$$( I-A )U^{n+1}= ( I+A )U^{n}+\tau g^{n+\frac{1}{2}},\quad 0\leq n \leq N-1,$$
(2.9)

where

$$U^{n}= \bigl( u^{n}_{1},u^{n}_{2}, \ldots,u^{n}_{M-1} \bigr)^{T},\qquad g^{n+\frac{1}{2}}= \bigl( g^{n+\frac{1}{2}}_{1},g^{n+\frac{1}{2}}_{2}, \ldots ,g^{n+\frac{1}{2}}_{M-1} \bigr)^{T},$$

here A is a Toeplitz matrix, which can be written as $$A=B+B^{T}$$, where the matrix B is defined as

$$B=\frac{\kappa c_{\alpha}\tau}{2h^{\alpha}} \begin{bmatrix} g^{(\alpha,\lambda)}_{1}+d & g^{(\alpha,\lambda)}_{0} \\ g^{(\alpha,\lambda)}_{2} & g^{(\alpha,\lambda)}_{1}+d & g^{(\alpha ,\lambda)}_{0}\\ \vdots&\vdots&\ddots&\ddots\\ \vdots&\vdots&\vdots&\ddots&\ddots\\ g^{(\alpha,\lambda)}_{M-2} & g^{(\alpha,\lambda)}_{M-3} & g^{(\alpha,\lambda)}_{M-4} & \cdots& g^{(\alpha,\lambda)}_{1}+d & g^{(\alpha,\lambda)}_{0}\\ g^{(\alpha,\lambda)}_{M-1} & g^{(\alpha,\lambda)}_{M-2} & g^{(\alpha,\lambda)}_{M-3} & \cdots& g^{(\alpha,\lambda)}_{2} & g^{(\alpha,\lambda)}_{1}+d \end{bmatrix} ,$$

where $$d=-e^{h\lambda} ( \frac{3\alpha-2}{2\alpha}-\frac {2(\alpha-1)}{\alpha}e^{-h\lambda}+\frac{\alpha-2}{2\alpha }e^{-2h\lambda} )^{\alpha}$$.

### Remark 2.1

In , Li and Deng combined the Crank–Nicolson method with a tempered weighted and shifted Grünwald–Letnikov operator to propose a numerical method with the accuracy of $$O(\tau^{2}+h^{2})$$ for tempered fractional diffusion equation with a linear source term, where the tempered weighted and shifted Grünwald–Letnikov operators with second-order accuracy are defined as

\begin{aligned}& \widehat{\delta}^{\alpha}_{x-}u(x_{i},t_{n})= \frac{1}{h^{\alpha}}\sum^{i+1}_{k=0} \widehat{g}^{(\alpha,\lambda)}_{k} u(x_{i-k+1},t_{n})- \frac{1}{h^{\alpha}} \bigl( \gamma_{1}e^{h\lambda }+ \gamma_{2}+\gamma_{3}e^{-h\lambda} \bigr) \bigl(1-e^{-h\lambda } \bigr)^{\alpha}u(x_{i},t_{n}), \\& \widehat{\delta}^{\alpha}_{x+}u(x_{i},t_{n})= \frac{1}{h^{\alpha}}\sum^{M_{1}-i+1}_{k=0} \widehat{g}^{(\alpha,\lambda)}_{k} u(x_{i+k-1},t_{n})- \frac{1}{h^{\alpha}} \bigl( \gamma_{1}e^{h\lambda }+ \gamma_{2}+\gamma_{3}e^{-h\lambda} \bigr) \bigl(1-e^{-h\lambda } \bigr)^{\alpha}u(x_{i},t_{n}), \end{aligned}

where the weights $$\widehat{g}^{(\alpha,\lambda)}_{k}$$ are given as

$$\widehat{g}^{(\alpha,\lambda)}_{k}= \textstyle\begin{cases} \gamma_{1} w_{0}^{(\alpha)}e^{h\lambda},\quad& k=0,\\ \gamma_{1} w_{1}^{(\alpha)}+\gamma_{2} w_{0}^{(\alpha)},\quad& k=1,\\ ( \gamma_{1} w_{k}^{(\alpha)}+\gamma_{2} w_{k-1}^{(\alpha)}+\gamma _{3} w_{k-2}^{(\alpha)} )e^{-(k-1)h\lambda}, & k\geq2, \end{cases}$$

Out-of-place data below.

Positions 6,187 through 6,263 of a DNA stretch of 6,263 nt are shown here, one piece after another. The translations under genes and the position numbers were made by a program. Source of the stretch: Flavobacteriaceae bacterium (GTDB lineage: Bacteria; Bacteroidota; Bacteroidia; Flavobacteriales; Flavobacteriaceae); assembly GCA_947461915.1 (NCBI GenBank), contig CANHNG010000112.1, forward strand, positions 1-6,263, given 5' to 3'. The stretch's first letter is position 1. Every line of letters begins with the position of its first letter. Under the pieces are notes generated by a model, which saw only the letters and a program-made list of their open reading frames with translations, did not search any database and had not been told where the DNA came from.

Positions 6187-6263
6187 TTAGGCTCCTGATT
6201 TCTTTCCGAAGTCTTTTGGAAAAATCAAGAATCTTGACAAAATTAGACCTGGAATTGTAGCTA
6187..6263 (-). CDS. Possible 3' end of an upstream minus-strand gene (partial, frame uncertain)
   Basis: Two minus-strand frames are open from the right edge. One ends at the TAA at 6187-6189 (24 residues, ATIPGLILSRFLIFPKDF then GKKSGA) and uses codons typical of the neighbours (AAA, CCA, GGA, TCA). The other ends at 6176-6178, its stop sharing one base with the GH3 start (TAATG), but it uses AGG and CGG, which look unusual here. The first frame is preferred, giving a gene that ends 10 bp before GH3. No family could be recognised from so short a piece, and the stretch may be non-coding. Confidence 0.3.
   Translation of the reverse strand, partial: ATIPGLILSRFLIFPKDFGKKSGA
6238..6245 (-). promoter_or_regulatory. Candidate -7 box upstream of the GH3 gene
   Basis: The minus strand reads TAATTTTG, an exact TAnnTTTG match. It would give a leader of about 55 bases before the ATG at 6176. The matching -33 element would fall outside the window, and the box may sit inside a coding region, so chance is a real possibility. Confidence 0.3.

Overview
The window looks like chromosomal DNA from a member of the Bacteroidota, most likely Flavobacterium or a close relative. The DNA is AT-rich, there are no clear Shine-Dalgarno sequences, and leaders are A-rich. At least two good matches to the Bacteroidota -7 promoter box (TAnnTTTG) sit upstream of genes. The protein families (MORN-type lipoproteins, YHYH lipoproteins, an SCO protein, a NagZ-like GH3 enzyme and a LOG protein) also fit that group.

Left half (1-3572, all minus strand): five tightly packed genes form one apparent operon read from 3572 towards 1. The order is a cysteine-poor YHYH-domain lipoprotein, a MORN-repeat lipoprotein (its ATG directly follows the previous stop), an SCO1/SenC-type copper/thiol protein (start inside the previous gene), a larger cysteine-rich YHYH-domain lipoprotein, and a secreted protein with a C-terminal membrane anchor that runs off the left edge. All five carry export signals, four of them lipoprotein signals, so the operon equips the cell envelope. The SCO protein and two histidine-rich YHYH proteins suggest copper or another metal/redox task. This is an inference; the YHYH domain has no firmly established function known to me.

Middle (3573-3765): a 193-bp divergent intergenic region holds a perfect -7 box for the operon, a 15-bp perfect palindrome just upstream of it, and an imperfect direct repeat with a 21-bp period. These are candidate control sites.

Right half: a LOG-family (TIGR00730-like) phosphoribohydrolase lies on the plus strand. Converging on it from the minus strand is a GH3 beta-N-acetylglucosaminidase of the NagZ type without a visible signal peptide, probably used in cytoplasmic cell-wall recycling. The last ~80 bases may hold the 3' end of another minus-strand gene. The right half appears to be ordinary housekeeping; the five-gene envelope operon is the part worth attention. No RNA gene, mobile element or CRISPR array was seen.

the weights $$w_{0}^{(\alpha)}=1, w_{k}^{(\alpha)}=(1-\frac{1+\alpha }{k})w_{k-1}^{(\alpha)}$$, $$k\geq1$$. The values of $$\gamma_{1}$$, $$\gamma _{2}$$ and $$\gamma_{3}$$ can be selected in the following three sets:

1. (1)

$$S^{\alpha}_{1}( \gamma_{1},\gamma_{2},\gamma_{3} )= \{ \max \{ \frac{2(\alpha^{2}+3\alpha-4)}{\alpha^{2}+3\alpha+2},\frac {\alpha^{2}+3\alpha}{\alpha^{2}+3\alpha+4} \}\leq\gamma _{1}\leq\frac{3(\alpha^{2}+3\alpha-2)}{2(\alpha^{2}+3\alpha +2)}, \gamma_{2}=\frac{2+\alpha}{2}-2\gamma_{1}, \gamma_{3}=\gamma _{1}-\frac{\alpha}{2} \}$$.

2. (2)

$$S^{\alpha}_{2}( \gamma_{1},\gamma_{2},\gamma_{3} )= \{ \gamma _{1}=\frac{2+\alpha}{4}-\frac{\gamma_{2}}{2}, \frac{(\alpha -4)(\alpha^{2}+3\alpha+2)}{2(\alpha^{2}+3\alpha+2)}\leq\gamma _{2}\leq\min \{ \frac{(\alpha-2)(\alpha^{2}+3\alpha+4)+16}{2(\alpha^{2}+3\alpha +4)}, \frac{(\alpha-6)(\alpha^{2}+3\alpha+2)+48}{2(\alpha^{2}+3\alpha +2)} \}, \gamma_{3}=\frac{2-\alpha}{4}-\frac{\gamma_{2}}{2} \}$$.

3. (3)

$$S^{\alpha}_{3}( \gamma_{1},\gamma_{2},\gamma_{3} )= \{ \gamma _{1}=\frac{\alpha}{2}+\gamma_{3}, \gamma_{2}=\frac{2-\alpha }{2}-2\gamma_{3}, \max \{ \frac{(2-\alpha)(\alpha^{2}+\alpha -8)}{\alpha^{2}+3\alpha+2},\frac{(1-\alpha)(\alpha^{2}+2\alpha )}{2(\alpha^{2}+3\alpha+4)} \} \leq\gamma_{3}\leq\frac{(2-\alpha)(\alpha^{2}+2\alpha -3)}{2(\alpha^{2}+3\alpha+2)} \}$$.

## 3 Stability and convergence analysis

In order to analyze the stability and convergence of the numerical method, we would introduce some notations and lemmas.

Let

$$\gamma_{h}= \bigl\{ \zeta^{n} | \zeta^{n}= \bigl( \zeta_{0}^{n},\zeta _{1}^{n}, \ldots, \zeta_{M}^{n} \bigr) \bigr\} , \qquad\widehat{ \gamma}_{h}= \bigl\{ \zeta ^{n} | \zeta^{n} \in \gamma_{h} , \zeta^{n}_{0}=\zeta^{n}_{M}=0 \bigr\} ,$$

for any $$u^{n},v^{n}\in\widehat{\gamma}_{h}$$, we define the following discrete inner product and corresponding norm:

$$\bigl(u^{n},v^{n} \bigr)=h\sum ^{M-1}_{i=1}u_{i}^{n}v_{i}^{n}, \qquad \bigl\lVert u^{n} \bigr\rVert =\sqrt{ \bigl(u^{n},u^{n} \bigr)}.$$

### Remark 3.1

From , we note that the matrix A is negative definite, i.e. for any $$\chi\in\mathbb {R}^{M-1}$$, $$\chi A \chi^{T} \leq0$$, therefore, we have Lemma 3.1.

### Lemma 3.1

For any $$u^{n} \in\widehat{\gamma}_{h}$$, we have

$$\bigl(\delta^{\alpha}_{x}u^{n},u^{n} \bigr)\leq0.$$

Assuming $$\widehat{u}^{n}_{i}$$ is the numerical solution for (2.6)–(2.8) starting from another initial value $$\widehat{\varphi}(x)$$, denote $$\eta^{n}=(0,\eta^{n}_{1},\eta^{n}_{2},\ldots,\eta ^{n}_{M-1},0 )$$, where $$\eta^{n}_{i}=u^{n}_{i}-\widehat{u}^{n}_{i}$$, then we have the following consequences.

### Theorem 3.1